Olley Arts Centre won't go ahead
BARRING a last-minute mir- acle the dream of an iconic regional gallery in Lismore is no more – at least in the short-to-medium term.
Hopes to build the Margaret Olley Arts Centre depended on a $4 million grant from the Federal Government.
However, with most of the successful projects already announced and unsuccessful councils’ applications to be notified by Monday, it is unlikely the project will proceed.
“I believe that we have missed out,” Lismore mayor Jenny Dowell said yesterday. “It’s disappointing.”
While the council has yet to be officially informed of the Government’s decision, Cr Dowell said she had been doubtful of winning the grant after funding for other nearby council projects under the same infrastructure program were announced last week.
“We still have not received official notification, but the Government has until the end of May to do that,” she said, adding that she had told a small number of people within the Lismore arts community in recent days that it was highly unlikely the proposal would proceed.
Cr Dowell said she had not informed Margaret Olley because the artist was ill and she didn’t want to burden her.
The news was met by astonishment by much of the Northern Rivers arts community.
The need for a new regional art centre in Lismore has been discussed since 2002.
The initial dream, costing $18 million, was scaled down to a gallery with an $8 million price tag.
Under the proposal, which was carried by Cr Dowell’s casting vote at last December’s council meeting, council would stump up $3 million, Southern Cross University and other donors $1 million, but it all rested on the $4 million from Canberra.
Former director of the Lismore Regional Art Gallery from 1995 to 2002, Irena Hatfield (now Dobrijevich), who spent many years lobbying for a modern gallery, yesterday said she was ‘gob- smacked’ the Olley Centre would not be proceeding.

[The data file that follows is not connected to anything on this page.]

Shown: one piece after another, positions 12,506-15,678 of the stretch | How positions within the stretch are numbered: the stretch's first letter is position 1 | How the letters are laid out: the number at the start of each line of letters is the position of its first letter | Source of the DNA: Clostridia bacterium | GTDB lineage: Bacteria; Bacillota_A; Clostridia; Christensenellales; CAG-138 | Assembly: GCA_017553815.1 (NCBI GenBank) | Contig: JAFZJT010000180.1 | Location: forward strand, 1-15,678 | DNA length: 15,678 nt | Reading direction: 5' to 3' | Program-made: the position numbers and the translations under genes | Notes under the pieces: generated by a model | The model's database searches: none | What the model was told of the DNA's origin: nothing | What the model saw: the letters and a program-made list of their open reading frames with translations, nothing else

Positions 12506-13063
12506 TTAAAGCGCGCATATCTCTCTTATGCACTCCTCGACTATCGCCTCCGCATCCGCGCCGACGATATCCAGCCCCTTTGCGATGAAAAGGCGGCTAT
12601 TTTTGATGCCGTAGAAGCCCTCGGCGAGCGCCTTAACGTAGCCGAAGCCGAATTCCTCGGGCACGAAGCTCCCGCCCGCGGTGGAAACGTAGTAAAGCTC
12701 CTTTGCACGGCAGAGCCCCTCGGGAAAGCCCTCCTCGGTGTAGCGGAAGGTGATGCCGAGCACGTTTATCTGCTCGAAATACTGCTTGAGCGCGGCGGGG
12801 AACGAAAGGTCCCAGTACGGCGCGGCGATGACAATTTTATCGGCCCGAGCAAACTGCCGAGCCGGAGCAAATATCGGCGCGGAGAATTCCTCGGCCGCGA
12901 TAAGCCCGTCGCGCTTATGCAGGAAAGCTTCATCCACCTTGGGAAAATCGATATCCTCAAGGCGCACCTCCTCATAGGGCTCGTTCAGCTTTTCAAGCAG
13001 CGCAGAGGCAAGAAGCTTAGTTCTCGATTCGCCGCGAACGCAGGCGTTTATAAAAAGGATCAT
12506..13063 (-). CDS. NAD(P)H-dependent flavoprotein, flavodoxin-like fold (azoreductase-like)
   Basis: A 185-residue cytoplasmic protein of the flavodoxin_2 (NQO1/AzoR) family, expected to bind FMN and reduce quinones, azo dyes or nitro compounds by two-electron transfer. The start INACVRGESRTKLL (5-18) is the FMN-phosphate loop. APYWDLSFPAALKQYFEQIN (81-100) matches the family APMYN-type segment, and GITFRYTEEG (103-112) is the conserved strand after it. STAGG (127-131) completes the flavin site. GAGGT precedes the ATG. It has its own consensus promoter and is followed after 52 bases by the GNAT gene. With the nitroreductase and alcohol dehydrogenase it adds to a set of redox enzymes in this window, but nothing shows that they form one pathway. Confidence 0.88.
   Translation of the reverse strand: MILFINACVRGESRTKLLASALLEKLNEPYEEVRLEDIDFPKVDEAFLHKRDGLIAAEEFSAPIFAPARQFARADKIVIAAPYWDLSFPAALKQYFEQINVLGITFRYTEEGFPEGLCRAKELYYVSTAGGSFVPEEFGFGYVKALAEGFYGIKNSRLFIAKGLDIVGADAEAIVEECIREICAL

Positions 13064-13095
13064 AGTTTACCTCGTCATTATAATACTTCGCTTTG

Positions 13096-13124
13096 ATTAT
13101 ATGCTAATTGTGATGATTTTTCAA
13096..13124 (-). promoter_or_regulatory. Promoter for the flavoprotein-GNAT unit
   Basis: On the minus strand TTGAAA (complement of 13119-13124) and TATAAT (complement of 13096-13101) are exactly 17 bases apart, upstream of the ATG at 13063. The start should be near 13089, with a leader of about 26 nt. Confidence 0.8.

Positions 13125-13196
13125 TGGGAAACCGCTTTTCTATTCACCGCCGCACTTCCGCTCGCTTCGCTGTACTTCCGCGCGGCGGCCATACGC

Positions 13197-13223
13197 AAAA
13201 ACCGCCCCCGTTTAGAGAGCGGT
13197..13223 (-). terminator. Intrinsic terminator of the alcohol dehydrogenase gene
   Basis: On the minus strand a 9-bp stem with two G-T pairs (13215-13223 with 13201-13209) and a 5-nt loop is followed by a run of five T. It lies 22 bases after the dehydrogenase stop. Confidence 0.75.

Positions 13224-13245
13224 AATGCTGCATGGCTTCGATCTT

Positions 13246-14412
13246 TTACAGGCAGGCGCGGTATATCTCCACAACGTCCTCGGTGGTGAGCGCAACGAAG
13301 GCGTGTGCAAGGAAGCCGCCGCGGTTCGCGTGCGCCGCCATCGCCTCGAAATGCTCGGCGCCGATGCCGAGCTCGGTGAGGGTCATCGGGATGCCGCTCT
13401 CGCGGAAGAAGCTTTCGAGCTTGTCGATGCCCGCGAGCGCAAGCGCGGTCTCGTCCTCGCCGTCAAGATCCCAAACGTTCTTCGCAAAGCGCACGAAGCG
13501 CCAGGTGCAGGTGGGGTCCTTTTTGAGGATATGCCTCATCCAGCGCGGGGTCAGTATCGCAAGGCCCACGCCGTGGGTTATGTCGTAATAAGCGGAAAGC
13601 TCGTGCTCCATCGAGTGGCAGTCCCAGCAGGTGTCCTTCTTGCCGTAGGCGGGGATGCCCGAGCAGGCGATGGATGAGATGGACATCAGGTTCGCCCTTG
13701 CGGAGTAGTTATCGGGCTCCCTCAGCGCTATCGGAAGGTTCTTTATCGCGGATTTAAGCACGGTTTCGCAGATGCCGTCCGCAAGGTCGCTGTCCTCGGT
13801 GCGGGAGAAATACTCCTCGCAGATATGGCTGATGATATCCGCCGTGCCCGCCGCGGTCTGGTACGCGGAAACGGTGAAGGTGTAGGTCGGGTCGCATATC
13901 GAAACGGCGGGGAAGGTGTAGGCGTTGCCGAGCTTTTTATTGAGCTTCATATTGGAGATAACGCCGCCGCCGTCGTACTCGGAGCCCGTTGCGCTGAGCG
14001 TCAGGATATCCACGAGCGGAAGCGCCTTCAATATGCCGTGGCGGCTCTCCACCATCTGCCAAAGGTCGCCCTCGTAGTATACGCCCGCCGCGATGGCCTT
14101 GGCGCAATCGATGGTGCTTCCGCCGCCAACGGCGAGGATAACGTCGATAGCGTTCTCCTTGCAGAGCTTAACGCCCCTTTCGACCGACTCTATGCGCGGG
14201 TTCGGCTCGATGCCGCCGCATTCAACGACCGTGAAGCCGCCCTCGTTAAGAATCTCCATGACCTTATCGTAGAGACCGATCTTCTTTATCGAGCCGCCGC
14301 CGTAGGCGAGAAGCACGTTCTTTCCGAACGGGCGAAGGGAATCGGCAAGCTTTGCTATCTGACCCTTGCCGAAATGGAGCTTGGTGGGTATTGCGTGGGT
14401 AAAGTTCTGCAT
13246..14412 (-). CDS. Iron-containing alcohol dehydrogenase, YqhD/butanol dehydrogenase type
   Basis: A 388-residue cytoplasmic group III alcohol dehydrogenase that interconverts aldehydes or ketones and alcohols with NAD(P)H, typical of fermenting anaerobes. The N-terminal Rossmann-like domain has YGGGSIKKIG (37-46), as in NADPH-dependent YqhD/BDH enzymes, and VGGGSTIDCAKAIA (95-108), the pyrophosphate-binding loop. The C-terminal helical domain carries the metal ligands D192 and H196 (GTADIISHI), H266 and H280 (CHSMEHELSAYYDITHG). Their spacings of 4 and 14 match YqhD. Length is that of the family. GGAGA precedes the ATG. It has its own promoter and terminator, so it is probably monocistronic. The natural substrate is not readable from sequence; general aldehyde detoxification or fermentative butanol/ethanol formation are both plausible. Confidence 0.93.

“Lismore is a city,” she said. “It has hospitals, a university, excellent sports fields and a great library. Why are visual artists the poor relations?”
Ms Dobrijevich said the current ‘temporary’ gallery in a converted bank in Molesworth Street had suffered from rising damp and other problems for years.
“I can’t believe the Government is spending all this money on all sorts of projects, but they can’t fund a decent modern art gallery,” she said.
Goonellabah artist Karla Dickens, who has recently returned from two successful shows in Sydney, was also dismayed by the Government’s apparent decision.
“I think it is a disgrace,” she said. “We have the highest concentration of artists in NSW and we need a decent regional gallery.
“It’s indicative of narrow-mindedness and the judgment that people who may be drawn to Lismore because of the gall- ery have no money.”
The Margaret Olley Art Centre has long been controversial, and often dominated the letters page of this newspaper.
During council’s recent community consultation over the now-dumped proposed rate rises, some community members argued that the money would be better spent on roads and other infrastructure projects.
However, Cr Dowell still hopes the gallery may one day rise from the dust.
“A report is going to NOROC that we write to the Minister urging him to continue with the (infrastructure grants) program,” she said.
“We have the development application ready to lodge when the next opportunity arises,” she said.